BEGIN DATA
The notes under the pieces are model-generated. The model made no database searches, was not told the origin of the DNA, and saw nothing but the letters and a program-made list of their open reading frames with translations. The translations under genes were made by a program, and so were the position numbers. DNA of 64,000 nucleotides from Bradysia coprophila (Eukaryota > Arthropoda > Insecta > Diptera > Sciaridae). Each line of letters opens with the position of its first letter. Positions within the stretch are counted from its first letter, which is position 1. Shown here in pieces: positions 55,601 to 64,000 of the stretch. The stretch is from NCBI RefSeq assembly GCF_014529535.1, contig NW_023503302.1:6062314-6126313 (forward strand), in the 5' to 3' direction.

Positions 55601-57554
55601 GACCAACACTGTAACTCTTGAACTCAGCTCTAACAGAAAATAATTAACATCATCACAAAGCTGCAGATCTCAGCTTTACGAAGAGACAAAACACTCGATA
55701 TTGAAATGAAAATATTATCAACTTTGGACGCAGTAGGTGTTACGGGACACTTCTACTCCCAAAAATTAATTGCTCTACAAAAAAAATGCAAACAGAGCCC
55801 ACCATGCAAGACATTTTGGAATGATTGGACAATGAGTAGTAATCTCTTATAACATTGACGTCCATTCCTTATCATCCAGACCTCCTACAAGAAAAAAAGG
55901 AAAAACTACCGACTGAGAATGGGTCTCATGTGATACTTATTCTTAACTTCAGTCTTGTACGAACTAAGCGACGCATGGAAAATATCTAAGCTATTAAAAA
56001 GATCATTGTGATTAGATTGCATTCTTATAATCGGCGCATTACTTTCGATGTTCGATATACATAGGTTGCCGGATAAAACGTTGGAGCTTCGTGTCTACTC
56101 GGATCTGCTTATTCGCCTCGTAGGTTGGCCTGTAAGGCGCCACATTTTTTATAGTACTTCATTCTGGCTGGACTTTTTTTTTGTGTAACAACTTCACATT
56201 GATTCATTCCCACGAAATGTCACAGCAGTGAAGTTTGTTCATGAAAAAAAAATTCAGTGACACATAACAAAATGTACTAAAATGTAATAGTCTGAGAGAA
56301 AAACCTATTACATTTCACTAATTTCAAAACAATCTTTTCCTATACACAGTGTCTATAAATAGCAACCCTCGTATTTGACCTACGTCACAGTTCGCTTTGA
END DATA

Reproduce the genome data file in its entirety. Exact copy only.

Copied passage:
The notes under the pieces are model-generated. The model made no database searches, was not told the origin of the DNA, and saw nothing but the letters and a program-made list of their open reading frames with translations. The translations under genes were made by a program, and so were the position numbers. DNA of 64,000 nucleotides from Bradysia coprophila (Eukaryota > Arthropoda > Insecta > Diptera > Sciaridae). Each line of letters opens with the position of its first letter. Positions within the stretch are counted from its first letter, which is position 1. Shown here in pieces: positions 55,601 to 64,000 of the stretch. The stretch is from NCBI RefSeq assembly GCF_014529535.1, contig NW_023503302.1:6062314-6126313 (forward strand), in the 5' to 3' direction.

Positions 55601-57554
55601 GACCAACACTGTAACTCTTGAACTCAGCTCTAACAGAAAATAATTAACATCATCACAAAGCTGCAGATCTCAGCTTTACGAAGAGACAAAACACTCGATA
55701 TTGAAATGAAAATATTATCAACTTTGGACGCAGTAGGTGTTACGGGACACTTCTACTCCCAAAAATTAATTGCTCTACAAAAAAAATGCAAACAGAGCCC
55801 ACCATGCAAGACATTTTGGAATGATTGGACAATGAGTAGTAATCTCTTATAACATTGACGTCCATTCCTTATCATCCAGACCTCCTACAAGAAAAAAAGG
55901 AAAAACTACCGACTGAGAATGGGTCTCATGTGATACTTATTCTTAACTTCAGTCTTGTACGAACTAAGCGACGCATGGAAAATATCTAAGCTATTAAAAA
56001 GATCATTGTGATTAGATTGCATTCTTATAATCGGCGCATTACTTTCGATGTTCGATATACATAGGTTGCCGGATAAAACGTTGGAGCTTCGTGTCTACTC
56101 GGATCTGCTTATTCGCCTCGTAGGTTGGCCTGTAAGGCGCCACATTTTTTATAGTACTTCATTCTGGCTGGACTTTTTTTTTGTGTAACAACTTCACATT
56201 GATTCATTCCCACGAAATGTCACAGCAGTGAAGTTTGTTCATGAAAAAAAAATTCAGTGACACATAACAAAATGTACTAAAATGTAATAGTCTGAGAGAA
56301 AAACCTATTACATTTCACTAATTTCAAAACAATCTTTTCCTATACACAGTGTCTATAAATAGCAACCCTCGTATTTGACCTACGTCACAGTTCGCTTTGA